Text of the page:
Neurodegenerative diseases are serious brain disorders characterized by progressive loss of brain cells which leads to worsening of health over time like loss of memory in Alzheimer’s Disease and loss of motor control in Parkinson’s Disease. Today, over 1 billion people in the world suffer from such severe disorders. These diseases are a huge threat to global health as they are on a constant rise. It is predicted they can surpass diseases like cancer to become the leading cause of death worldwide.
What makes it worse is there are currently no specific treatments available for such debilitating disorders. This large-scale suffering of people has led to global research to identify therapeutic targets and develop new drugs, which could potentially lead to better treatment outcomes. A major barrier to developing a specific and effective treatment is the high failure rates of drug candidates in clinical trials. Statistics show that out of 10 drugs that are tested, 9 fail on humans.
A major contributor to this failure rate is the employment of current preclinical models that are used to test drugs before warranting human testing. These models are animals, mainly mice. Throughout the history of medicine, animal models have aided the process of drug development. But they are not sufficient if we ought to find therapies for complex diseases like neurodegenerative diseases and cancer. Not only are they economically unfeasible, but they also do not accurately represent human physiological and pathological states. Moreover, they are not sustainable for drug screening, for instance, it would take a lot of time to screen thousands of potential drug candidates in animals. It will cost more and also delay the process. This delay contributes to worsening global health.
Thus, current research is transitioning towards modern tools like in vitro 3D models that are accurate and can be used to understand disease mechanisms and also screen drugs effectively.
There are various 3D cultured structures developed for this purpose like spheroids, organoids, 3D bio-printed tissues, and 3D microfluidic devices. Of these, microfluidic physiological systems, also known as organ-on-a-chip (OOC) are the most advanced with tremendous potential. It is an amalgamation of engineering and biology with the ability to recapitulate the functionality of an organ by mimicking the mechanical forces experienced by cells and interaction with other cells and their environment. In OOCs, there is a constant exchange of gases and nutrients and also a possibility of developing gradients of chemical cues for cells. To know more about OOCs, read here.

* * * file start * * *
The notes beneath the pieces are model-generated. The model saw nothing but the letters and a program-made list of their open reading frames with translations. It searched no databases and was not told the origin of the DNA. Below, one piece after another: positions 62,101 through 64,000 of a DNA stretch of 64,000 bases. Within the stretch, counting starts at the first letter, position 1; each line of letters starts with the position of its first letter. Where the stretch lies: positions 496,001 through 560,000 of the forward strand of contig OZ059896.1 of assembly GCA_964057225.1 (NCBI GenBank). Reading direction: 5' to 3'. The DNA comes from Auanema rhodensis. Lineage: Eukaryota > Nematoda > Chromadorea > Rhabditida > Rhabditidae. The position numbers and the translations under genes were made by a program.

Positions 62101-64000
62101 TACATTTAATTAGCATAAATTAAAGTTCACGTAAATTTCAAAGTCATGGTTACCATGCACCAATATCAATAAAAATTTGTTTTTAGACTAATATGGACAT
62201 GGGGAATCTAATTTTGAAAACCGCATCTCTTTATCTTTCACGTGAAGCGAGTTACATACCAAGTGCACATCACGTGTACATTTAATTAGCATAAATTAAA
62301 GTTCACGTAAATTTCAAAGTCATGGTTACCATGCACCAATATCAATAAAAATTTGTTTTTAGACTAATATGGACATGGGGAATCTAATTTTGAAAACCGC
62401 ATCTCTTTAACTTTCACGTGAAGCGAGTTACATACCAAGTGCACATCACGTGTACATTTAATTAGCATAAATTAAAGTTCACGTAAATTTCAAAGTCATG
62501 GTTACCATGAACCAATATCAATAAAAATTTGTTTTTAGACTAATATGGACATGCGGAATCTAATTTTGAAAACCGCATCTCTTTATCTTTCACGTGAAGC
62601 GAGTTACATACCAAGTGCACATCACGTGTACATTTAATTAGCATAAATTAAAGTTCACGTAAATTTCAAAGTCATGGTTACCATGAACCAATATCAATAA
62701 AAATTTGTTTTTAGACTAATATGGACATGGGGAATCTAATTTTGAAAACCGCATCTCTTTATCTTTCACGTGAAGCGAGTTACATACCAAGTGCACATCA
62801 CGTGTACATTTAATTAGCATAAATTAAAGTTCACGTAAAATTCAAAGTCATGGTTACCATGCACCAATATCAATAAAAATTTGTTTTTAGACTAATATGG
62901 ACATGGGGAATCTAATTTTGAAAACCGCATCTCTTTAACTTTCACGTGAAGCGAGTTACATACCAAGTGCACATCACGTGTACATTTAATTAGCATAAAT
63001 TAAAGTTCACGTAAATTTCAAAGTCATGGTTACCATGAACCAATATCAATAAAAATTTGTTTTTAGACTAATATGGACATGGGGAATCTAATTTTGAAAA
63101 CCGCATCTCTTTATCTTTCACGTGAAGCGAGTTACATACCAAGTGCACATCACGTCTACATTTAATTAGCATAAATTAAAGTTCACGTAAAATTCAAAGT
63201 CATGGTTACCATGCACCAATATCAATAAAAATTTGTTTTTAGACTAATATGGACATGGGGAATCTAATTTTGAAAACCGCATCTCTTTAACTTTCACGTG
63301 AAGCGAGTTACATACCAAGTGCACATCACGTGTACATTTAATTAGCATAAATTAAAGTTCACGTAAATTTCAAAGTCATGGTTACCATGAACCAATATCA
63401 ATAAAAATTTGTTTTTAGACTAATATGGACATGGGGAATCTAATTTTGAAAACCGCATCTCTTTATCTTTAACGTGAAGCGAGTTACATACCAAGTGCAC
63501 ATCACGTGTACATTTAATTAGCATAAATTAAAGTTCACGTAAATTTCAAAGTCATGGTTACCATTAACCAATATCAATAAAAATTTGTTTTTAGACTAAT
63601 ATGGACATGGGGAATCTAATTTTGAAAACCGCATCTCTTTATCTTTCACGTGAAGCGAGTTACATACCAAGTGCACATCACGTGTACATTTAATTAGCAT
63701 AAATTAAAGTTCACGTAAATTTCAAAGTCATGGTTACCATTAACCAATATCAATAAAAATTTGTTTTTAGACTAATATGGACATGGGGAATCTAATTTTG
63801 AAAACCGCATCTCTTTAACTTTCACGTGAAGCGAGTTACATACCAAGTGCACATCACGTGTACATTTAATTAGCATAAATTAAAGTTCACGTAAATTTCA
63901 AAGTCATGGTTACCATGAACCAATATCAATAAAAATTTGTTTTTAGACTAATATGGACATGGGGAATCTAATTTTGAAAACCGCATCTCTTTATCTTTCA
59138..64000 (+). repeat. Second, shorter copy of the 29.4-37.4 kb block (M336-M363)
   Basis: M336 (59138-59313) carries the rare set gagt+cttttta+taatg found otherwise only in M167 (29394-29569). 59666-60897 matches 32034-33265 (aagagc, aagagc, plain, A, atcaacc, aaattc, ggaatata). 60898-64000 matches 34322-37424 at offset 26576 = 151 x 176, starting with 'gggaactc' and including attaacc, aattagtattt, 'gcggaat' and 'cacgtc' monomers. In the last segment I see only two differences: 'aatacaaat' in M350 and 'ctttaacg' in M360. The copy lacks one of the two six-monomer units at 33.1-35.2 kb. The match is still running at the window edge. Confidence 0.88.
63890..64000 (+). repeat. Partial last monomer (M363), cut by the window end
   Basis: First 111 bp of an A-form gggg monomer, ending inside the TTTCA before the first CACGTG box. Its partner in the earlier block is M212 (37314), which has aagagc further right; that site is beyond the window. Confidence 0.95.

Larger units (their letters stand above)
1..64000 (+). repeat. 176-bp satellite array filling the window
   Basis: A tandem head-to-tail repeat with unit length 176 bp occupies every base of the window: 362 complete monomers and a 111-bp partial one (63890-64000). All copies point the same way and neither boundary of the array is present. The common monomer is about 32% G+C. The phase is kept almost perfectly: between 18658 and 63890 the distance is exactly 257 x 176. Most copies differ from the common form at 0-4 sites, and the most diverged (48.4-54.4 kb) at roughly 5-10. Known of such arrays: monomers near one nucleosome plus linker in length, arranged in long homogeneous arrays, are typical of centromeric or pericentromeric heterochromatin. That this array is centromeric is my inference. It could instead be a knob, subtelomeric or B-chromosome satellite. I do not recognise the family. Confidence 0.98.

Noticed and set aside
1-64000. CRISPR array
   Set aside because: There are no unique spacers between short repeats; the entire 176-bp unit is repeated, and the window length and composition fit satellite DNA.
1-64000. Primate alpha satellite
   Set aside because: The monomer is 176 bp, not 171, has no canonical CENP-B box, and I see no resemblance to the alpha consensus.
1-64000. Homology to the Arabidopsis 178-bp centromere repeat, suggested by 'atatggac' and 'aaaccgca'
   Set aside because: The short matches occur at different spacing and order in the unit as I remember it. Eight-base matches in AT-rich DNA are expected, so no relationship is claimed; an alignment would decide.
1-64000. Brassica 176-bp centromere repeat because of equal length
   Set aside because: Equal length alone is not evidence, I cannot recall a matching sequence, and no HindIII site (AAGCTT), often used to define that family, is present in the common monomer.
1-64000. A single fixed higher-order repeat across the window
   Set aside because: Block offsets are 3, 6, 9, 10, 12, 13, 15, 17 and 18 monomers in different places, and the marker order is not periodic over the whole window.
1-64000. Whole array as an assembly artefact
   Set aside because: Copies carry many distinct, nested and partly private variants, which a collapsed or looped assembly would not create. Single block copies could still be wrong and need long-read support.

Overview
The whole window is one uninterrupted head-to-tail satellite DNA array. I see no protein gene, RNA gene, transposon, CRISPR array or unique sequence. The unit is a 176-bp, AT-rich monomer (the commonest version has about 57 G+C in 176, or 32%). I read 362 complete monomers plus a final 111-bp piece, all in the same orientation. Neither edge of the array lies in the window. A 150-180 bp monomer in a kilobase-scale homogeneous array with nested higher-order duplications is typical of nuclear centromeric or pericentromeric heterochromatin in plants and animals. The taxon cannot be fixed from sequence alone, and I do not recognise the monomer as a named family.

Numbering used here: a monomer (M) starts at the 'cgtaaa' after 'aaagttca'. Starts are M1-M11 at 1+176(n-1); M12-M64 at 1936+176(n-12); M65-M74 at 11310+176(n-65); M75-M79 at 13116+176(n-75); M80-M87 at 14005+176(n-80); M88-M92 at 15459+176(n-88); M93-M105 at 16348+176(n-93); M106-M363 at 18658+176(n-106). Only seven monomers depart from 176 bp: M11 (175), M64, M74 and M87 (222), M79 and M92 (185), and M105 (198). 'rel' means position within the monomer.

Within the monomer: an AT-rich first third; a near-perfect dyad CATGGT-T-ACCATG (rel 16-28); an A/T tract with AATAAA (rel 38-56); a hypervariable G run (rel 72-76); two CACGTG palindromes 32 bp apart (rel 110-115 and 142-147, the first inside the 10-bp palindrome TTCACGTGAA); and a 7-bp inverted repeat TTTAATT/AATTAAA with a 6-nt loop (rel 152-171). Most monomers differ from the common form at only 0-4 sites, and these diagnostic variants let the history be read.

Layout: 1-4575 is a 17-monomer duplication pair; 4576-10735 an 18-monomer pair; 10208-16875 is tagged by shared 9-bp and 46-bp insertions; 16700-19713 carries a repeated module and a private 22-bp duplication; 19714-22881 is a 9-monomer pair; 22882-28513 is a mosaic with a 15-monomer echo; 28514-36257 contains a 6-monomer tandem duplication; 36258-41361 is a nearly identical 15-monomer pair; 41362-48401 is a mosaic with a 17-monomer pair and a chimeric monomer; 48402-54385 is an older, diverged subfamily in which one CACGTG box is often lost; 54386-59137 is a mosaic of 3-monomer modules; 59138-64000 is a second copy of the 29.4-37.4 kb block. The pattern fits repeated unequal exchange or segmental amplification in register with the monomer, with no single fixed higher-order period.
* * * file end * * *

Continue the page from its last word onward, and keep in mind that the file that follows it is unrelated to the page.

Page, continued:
Researchers across the globe have developed different OOCs like lung-on-a-chip, and kidney-on-a-chip. Recently, lung-on-a-chip was used as a breathable lung model to study the efficacy of vaccines against the covid-19 virus.
Realizing its potential, researchers are also employing OOCs to study the physiology of the brain and also to understand what goes wrong in brain disorders. Currently, several OOCs have been developed to understand the mechanisms of neurodegenerative diseases like Alzheimer’s and Parkinson’s. One of the main features of OOCs is that it allows us to study the interaction between different types of cells. In the case of neurodegenerative disorders, it is evident that dysfunction of the immune cells (microglial cells) of the brain has a significant role to play in the disease onset and progression. Brain-on-a-chip can be thus used to study the interaction between the microglial cells and neurons and also study the significance of neuroinflammation. This will lead to the identification of therapeutic interventions which will be crucial for the development of drugs. These models are also being used to assess effects of different drugs. For instance, in a particular study, a drug for multiple sclerosis was repurposed for the treatment of Alzheimer’s disease on an OOC which showed positive results. Moreover, the compact size of an OOC & low working volumes makes it an economic tool suitable for high throughput screening (HTS) of potential drugs.
Although the use of organ-on-a-chip to understand brain disorders is limited, technical leaps and advances in the near future will ensure its application in research concerning deciphering the links between inflammation and degeneration, identification of molecular targets, HTS screening, and development of personalized medicines.
Written by – Parth Choudhari, Science Communicator, Nanomedicine Research Group.